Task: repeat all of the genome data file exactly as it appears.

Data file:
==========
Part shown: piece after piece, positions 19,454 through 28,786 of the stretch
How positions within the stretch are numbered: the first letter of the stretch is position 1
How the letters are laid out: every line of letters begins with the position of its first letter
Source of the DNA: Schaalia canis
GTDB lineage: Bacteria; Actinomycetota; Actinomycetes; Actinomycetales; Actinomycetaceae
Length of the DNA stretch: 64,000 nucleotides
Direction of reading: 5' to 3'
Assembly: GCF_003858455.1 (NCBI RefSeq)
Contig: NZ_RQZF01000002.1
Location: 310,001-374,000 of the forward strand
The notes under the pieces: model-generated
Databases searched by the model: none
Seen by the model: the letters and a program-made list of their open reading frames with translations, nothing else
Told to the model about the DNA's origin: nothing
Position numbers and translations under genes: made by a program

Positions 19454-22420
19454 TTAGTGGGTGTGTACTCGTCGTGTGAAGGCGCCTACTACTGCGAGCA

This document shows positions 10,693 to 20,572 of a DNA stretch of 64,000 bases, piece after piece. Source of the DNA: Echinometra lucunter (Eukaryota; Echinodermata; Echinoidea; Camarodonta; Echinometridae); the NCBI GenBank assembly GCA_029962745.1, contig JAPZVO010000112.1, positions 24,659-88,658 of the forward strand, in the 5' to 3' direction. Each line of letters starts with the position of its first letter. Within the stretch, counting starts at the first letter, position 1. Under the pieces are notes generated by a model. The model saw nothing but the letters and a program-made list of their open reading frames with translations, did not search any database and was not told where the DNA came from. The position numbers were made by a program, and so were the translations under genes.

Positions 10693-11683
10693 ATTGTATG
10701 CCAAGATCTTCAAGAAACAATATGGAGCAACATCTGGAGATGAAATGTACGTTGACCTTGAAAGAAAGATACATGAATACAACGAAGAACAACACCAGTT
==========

Part shown: piece after piece, positions 19,454 through 28,786 of the stretch
How positions within the stretch are numbered: the first letter of the stretch is position 1
How the letters are laid out: every line of letters begins with the position of its first letter
Source of the DNA: Schaalia canis
GTDB lineage: Bacteria; Actinomycetota; Actinomycetes; Actinomycetales; Actinomycetaceae
Length of the DNA stretch: 64,000 nucleotides
Direction of reading: 5' to 3'
Assembly: GCF_003858455.1 (NCBI RefSeq)
Contig: NZ_RQZF01000002.1
Location: 310,001-374,000 of the forward strand
The notes under the pieces: model-generated
Databases searched by the model: none
Seen by the model: the letters and a program-made list of their open reading frames with translations, nothing else
Told to the model about the DNA's origin: nothing
Position numbers and translations under genes: made by a program

Positions 19454-22420
19454 TTAGTGGGTGTGTACTCGTCGTGTGAAGGCGCCTACTACTGCGAGCA

This document shows positions 10,693 to 20,572 of a DNA stretch of 64,000 bases, piece after piece. Source of the DNA: Echinometra lucunter (Eukaryota; Echinodermata; Echinoidea; Camarodonta; Echinometridae); the NCBI GenBank assembly GCA_029962745.1, contig JAPZVO010000112.1, positions 24,659-88,658 of the forward strand, in the 5' to 3' direction. Each line of letters starts with the position of its first letter. Within the stretch, counting starts at the first letter, position 1. Under the pieces are notes generated by a model. The model saw nothing but the letters and a program-made list of their open reading frames with translations, did not search any database and was not told where the DNA came from. The position numbers were made by a program, and so were the translations under genes.

Positions 10693-11683
10693 ATTGTATG
10701 CCAAGATCTTCAAGAAACAATATGGAGCAACATCTGGAGATGAAATGTACGTTGACCTTGAAAGAAAGATACATGAATACAACGAAGAACAACACCAGTT